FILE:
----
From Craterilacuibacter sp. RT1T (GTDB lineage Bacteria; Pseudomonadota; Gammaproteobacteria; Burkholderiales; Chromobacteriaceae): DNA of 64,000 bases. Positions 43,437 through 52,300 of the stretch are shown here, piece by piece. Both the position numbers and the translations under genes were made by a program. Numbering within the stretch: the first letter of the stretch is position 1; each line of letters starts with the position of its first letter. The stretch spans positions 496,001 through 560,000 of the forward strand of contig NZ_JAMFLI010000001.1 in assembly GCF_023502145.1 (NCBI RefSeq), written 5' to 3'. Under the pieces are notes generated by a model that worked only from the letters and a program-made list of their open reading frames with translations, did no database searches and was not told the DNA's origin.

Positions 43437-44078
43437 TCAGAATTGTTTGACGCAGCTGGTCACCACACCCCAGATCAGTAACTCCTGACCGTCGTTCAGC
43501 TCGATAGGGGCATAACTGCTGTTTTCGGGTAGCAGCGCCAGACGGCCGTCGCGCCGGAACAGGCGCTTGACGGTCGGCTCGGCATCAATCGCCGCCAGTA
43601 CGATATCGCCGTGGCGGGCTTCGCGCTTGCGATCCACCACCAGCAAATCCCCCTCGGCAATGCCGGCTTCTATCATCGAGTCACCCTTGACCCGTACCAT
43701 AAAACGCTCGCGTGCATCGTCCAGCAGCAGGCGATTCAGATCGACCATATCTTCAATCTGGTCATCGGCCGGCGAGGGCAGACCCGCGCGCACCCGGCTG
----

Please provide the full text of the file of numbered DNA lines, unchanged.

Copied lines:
From Craterilacuibacter sp. RT1T (GTDB lineage Bacteria; Pseudomonadota; Gammaproteobacteria; Burkholderiales; Chromobacteriaceae): DNA of 64,000 bases. Positions 43,437 through 52,300 of the stretch are shown here, piece by piece. Both the position numbers and the translations under genes were made by a program. Numbering within the stretch: the first letter of the stretch is position 1; each line of letters starts with the position of its first letter. The stretch spans positions 496,001 through 560,000 of the forward strand of contig NZ_JAMFLI010000001.1 in assembly GCF_023502145.1 (NCBI RefSeq), written 5' to 3'. Under the pieces are notes generated by a model that worked only from the letters and a program-made list of their open reading frames with translations, did no database searches and was not told the DNA's origin.

Positions 43437-44078
43437 TCAGAATTGTTTGACGCAGCTGGTCACCACACCCCAGATCAGTAACTCCTGACCGTCGTTCAGC
43501 TCGATAGGGGCATAACTGCTGTTTTCGGGTAGCAGCGCCAGACGGCCGTCGCGCCGGAACAGGCGCTTGACGGTCGGCTCGGCATCAATCGCCGCCAGTA
43601 CGATATCGCCGTGGCGGGCTTCGCGCTTGCGATCCACCACCAGCAAATCCCCCTCGGCAATGCCGGCTTCTATCATCGAGTCACCCTTGACCCGTACCAT
43701 AAAACGCTCGCGTGCATCGTCCAGCAGCAGGCGATTCAGATCGACCATATCTTCAATCTGGTCATCGGCCGGCGAGGGCAGACCCGCGCGCACCCGGCTG